Research by Ipsos Mori indicates that the majority of UK adults believe the BBC should seek to have the highest quality presenters and reporters, even if it means competing financially with other broadcasters.
The findings have been released following the BBC’s disclosure of the wages of on-screen talent paid more than £150,000 annually. The BBC revealed 96 earners who fall into the bracket, including Chris Evans, Gary Lineker, Claudia Winkleman and John Humphreys, however it has been criticised by many for the size of some of the biggest stars’ wage packets.
The Ipsos Mori study, published last week on behalf of the BBC, indicated that 78% of those surveyed believe that “the BBC should be able to try to get the highest quality presenters, actors and reporters for its programmes and services,” with only 19% disagreeing with the statement. The survey, which spoke to 1032 UK adults, took place ahead of the release of the BBC’s annual report and salary details.
Speaking on BBC News, media analyst Claire Enders said “Overall the BBC is paying much less than commercial rates,” a sentiment echoed by the BBC’s media editor Amol Rajan, who wrote “the BBC pays below – sometimes much below – market rates, both at management level and in terms of top broadcasting talent.”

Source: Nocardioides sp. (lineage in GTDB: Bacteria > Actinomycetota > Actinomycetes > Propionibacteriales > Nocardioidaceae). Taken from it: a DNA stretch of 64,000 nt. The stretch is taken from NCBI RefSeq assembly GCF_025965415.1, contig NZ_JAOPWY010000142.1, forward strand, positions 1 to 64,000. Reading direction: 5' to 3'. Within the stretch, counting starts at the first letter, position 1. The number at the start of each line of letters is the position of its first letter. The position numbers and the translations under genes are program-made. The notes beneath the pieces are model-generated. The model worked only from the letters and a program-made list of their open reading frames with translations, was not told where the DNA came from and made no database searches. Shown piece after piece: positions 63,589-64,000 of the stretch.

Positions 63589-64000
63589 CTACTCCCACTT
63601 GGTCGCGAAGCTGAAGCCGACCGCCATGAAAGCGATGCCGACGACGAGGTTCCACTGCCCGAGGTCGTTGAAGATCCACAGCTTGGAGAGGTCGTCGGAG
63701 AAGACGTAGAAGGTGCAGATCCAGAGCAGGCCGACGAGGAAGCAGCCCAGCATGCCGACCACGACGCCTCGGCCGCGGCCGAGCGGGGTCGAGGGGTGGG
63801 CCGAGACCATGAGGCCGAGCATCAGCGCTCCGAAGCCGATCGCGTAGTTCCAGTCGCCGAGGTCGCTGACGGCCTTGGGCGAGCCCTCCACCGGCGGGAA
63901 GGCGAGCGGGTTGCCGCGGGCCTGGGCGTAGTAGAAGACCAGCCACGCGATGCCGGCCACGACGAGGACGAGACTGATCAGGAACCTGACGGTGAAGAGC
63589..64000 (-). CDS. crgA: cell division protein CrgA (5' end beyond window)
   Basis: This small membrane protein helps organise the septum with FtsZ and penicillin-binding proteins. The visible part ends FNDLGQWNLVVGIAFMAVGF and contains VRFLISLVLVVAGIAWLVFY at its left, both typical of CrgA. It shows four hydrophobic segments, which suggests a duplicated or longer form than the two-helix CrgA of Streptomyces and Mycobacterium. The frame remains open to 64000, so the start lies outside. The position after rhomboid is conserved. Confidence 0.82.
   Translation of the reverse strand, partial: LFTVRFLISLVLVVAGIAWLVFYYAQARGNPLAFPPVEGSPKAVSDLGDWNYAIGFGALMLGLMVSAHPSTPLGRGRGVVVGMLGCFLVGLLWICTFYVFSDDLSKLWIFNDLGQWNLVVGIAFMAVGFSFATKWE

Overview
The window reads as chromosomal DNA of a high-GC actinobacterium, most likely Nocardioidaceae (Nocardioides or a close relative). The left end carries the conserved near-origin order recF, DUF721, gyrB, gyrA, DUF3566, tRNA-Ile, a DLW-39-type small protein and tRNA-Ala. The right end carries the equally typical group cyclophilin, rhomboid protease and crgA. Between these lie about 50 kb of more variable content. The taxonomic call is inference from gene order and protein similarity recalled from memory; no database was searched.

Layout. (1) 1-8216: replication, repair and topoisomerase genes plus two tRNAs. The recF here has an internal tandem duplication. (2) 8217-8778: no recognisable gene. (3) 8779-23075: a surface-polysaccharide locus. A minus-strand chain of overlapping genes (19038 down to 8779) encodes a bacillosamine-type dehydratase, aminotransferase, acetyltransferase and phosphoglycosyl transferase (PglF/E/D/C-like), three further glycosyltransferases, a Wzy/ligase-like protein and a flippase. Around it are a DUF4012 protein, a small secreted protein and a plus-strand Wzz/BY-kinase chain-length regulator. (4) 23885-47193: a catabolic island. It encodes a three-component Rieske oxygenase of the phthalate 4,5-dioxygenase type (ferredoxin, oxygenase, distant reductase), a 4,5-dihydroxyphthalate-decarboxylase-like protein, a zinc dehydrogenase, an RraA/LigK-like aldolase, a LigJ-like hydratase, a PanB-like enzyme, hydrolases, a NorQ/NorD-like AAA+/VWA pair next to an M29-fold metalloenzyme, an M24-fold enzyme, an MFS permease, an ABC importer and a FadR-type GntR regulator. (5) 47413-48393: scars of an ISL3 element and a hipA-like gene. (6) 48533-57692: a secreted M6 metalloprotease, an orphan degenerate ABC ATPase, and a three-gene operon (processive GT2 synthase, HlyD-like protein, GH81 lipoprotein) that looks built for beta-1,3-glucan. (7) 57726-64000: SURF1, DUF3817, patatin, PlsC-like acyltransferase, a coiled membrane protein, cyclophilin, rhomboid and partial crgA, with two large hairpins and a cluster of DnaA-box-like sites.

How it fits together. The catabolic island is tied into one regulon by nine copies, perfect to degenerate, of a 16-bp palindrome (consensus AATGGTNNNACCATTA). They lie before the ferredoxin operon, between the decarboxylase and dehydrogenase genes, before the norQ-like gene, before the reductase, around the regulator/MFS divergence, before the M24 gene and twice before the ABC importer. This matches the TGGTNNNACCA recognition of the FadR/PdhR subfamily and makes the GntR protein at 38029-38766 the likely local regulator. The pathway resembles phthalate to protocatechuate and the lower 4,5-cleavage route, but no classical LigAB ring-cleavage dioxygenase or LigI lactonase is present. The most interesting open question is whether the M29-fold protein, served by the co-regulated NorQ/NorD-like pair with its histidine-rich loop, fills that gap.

Rajan suggested that the disclosure of talent salaries may actually end up costing more in the long run, as underpaid talent demand a raise to the levels of their co-presenters.
The corporation has also received criticism for the gender pay gap which has been seen in the report. The corporation’s highest paid female star, Claudia Winkleman, received less than a quarter of what the BBC’s highest paid male star, Chris Evans, receives. Of the 96 top earners, almost two-thirds are male – 62 men to 34 women.
Director-General Tony Hall addressed the issue, saying “Is [the current gender divide] where we want to be? No. Are we pushing further and faster than any other major broadcaster? Most certainly. We’ve already set a clear and strong target for what we want to achieve by 2020: we want all our lead and presenting roles to be equally divided by men and women.”
He noted that, of the 43,000 talent contracts that the BBC has with presenters, actors and journalists, fewer than 0.25% were paid more than £150,000.
Criticisms were also made of the low number of BAME stars in the BBC’s highest paid list. Only 11% of those on the list were BAME; and of the top 10 highest paid earners, none were from a BAME background.